New Law Ends Some NC Exams And Creates A CMS Dilemma

Sep 6, 2019

This week Governor Roy Cooper signed a law that will eliminate some of North Carolina’s high school exams – and may force Charlotte-Mecklenburg Schools to make a tough decision. 

When teachers give tests, they're trying to see what their kids know. When the state gives tests, the students bubble in the answers but the teachers are the ones being graded.
Credit albertogp123 / Flickr/https://creativecommons.org/licenses/2.0/

The idea that schools give too many standardized tests has widespread support these days.

"I feel like so many of our kids are just drilled constantly in order to pass tests that it often takes away the enjoyment of learning," says Justin Perry, a CMS parent who advocates for less testing.

"It just creates an environment that is less about teaching and more sometimes about beating a test," Perry adds.

State Rep. Jeffrey Elmore, a Wilkes County Republican who co-chairs the House Education Committee, says he hears that a lot.

"All of those questions have come to a head in the past couple of years, so the General Assembly, we felt like we needed to address it," Elmore says.

Elmore says the state keeps piling on tests, most of them designed to collect data about the adults who are paid to educate kids. And the question isn't abstract for Elmore. He's also a public school parent … and teacher.

"And yes," he says, "I personally feel like there is too much standardized testing in the schools right now."

In April, Senate education leaders introduced a bill to reduce testing in public schools. After it passed the Senate, the House approved changes that would have really upended the way North Carolina’s school accountability program works.

Here’s an important point to bear in mind: When teachers give tests, they’re trying to see what their kids know. When the state gives tests, the students bubble in the answers but the teachers are the ones being graded.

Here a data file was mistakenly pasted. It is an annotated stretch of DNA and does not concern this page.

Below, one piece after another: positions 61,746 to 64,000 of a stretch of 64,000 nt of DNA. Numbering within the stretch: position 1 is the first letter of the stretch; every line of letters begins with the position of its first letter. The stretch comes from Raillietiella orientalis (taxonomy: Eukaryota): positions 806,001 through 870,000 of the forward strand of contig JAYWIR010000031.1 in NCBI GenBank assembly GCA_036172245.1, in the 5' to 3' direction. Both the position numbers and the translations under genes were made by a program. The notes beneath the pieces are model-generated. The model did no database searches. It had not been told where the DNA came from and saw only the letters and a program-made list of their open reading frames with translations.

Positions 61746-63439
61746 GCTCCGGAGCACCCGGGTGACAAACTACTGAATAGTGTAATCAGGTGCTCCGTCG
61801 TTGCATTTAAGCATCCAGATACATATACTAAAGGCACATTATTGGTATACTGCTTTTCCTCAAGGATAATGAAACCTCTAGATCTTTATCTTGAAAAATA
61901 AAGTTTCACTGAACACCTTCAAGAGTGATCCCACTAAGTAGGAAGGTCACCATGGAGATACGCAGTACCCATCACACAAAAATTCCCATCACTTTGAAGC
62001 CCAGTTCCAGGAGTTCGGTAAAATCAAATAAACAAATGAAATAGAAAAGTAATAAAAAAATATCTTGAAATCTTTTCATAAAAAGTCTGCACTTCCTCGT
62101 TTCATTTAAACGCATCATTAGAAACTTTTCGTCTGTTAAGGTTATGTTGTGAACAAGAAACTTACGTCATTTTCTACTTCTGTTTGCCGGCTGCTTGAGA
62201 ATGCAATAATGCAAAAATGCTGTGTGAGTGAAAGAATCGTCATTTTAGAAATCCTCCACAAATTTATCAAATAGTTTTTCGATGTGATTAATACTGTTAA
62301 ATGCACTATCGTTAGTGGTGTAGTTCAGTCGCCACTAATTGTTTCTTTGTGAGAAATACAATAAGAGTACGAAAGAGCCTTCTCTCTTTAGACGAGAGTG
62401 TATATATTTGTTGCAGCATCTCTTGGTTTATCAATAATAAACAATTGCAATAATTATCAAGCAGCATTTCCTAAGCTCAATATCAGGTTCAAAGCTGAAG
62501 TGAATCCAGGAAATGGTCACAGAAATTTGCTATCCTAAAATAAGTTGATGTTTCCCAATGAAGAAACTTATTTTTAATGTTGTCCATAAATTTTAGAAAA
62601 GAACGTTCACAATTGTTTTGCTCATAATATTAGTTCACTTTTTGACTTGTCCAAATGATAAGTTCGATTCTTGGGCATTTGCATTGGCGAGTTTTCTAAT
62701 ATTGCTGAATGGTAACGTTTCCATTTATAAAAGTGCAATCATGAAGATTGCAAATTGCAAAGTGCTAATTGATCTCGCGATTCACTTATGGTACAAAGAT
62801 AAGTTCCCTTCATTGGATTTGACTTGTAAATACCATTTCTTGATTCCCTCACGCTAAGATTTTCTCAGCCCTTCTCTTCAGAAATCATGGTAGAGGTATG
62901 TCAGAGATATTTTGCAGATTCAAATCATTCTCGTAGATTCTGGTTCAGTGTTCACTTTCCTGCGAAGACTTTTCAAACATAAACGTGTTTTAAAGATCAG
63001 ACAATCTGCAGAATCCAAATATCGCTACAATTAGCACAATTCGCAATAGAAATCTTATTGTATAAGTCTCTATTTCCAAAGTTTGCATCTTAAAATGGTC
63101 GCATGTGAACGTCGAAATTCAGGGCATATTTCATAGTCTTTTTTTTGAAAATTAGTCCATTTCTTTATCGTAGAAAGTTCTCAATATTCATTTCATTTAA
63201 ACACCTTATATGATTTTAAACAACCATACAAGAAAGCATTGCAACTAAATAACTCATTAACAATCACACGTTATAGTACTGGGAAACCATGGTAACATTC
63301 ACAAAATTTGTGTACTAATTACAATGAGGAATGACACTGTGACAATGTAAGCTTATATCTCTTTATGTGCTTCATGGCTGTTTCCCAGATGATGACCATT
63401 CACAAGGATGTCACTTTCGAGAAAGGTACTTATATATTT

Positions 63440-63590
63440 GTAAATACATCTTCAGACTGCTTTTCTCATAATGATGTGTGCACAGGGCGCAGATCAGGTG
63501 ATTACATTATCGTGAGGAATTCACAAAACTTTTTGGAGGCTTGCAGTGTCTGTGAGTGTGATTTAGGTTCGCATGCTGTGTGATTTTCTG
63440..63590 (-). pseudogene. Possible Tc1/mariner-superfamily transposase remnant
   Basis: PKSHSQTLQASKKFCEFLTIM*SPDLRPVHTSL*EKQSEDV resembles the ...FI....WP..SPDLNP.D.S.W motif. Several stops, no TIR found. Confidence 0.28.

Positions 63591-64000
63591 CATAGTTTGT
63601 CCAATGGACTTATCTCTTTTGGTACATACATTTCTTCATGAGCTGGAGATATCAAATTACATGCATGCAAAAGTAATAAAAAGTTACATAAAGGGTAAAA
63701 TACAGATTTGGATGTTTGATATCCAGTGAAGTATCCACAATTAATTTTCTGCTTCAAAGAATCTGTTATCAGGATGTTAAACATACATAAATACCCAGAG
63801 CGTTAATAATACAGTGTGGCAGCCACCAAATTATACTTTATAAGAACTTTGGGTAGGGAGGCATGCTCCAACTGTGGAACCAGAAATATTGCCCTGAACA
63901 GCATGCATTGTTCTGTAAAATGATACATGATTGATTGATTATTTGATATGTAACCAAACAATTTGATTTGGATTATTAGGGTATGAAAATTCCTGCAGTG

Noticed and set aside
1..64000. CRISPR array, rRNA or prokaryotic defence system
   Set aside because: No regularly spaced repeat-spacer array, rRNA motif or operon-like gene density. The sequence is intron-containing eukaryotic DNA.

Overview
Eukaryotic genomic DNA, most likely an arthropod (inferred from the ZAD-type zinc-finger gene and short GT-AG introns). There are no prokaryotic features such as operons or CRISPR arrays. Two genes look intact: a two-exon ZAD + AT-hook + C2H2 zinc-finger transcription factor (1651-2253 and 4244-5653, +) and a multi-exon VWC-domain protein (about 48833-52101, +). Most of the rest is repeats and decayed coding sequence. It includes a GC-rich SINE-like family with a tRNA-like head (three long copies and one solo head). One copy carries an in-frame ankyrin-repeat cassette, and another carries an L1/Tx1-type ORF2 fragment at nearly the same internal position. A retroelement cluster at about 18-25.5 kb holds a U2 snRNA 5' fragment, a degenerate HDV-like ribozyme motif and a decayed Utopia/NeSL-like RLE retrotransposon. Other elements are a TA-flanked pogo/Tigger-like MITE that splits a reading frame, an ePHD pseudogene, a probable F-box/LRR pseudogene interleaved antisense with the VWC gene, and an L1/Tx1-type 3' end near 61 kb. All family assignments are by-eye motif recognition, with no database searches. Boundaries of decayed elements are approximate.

The bill that passed the House in July would have eliminated the End of Grade reading, math and science exams given in grades 3 to 8, and the End of Course exams given in high school. Those are the tests the state uses to generate the A-to-F school letter grades that were posted this week.

Elmore says the House didn’t want to throw out school performance grades, but did want to reshape the tests. In elementary and middle schools, three shorter tests would have replaced the one long End of Grade exam.

In high school, he says, the EOCs would have gone away, with ACT results used instead to rate high schools.

Adam Tyner, a researcher who recently released a study on End of Course exams, says that might have been a bad move. Tyner works for the conservative Thomas B. Fordham Institute. What’s going on in North Carolina is playing out across the country, he says, as officials react to a backlash against overtesting.

Tyner says North Carolina and New York have done high school testing the right way. Unlike other states, he says, they avoided the graduation exams that test basic skills and sometimes push the weakest students to drop out.

The End of Course exams test higher-level material. And there’s another benefit, Tyner says.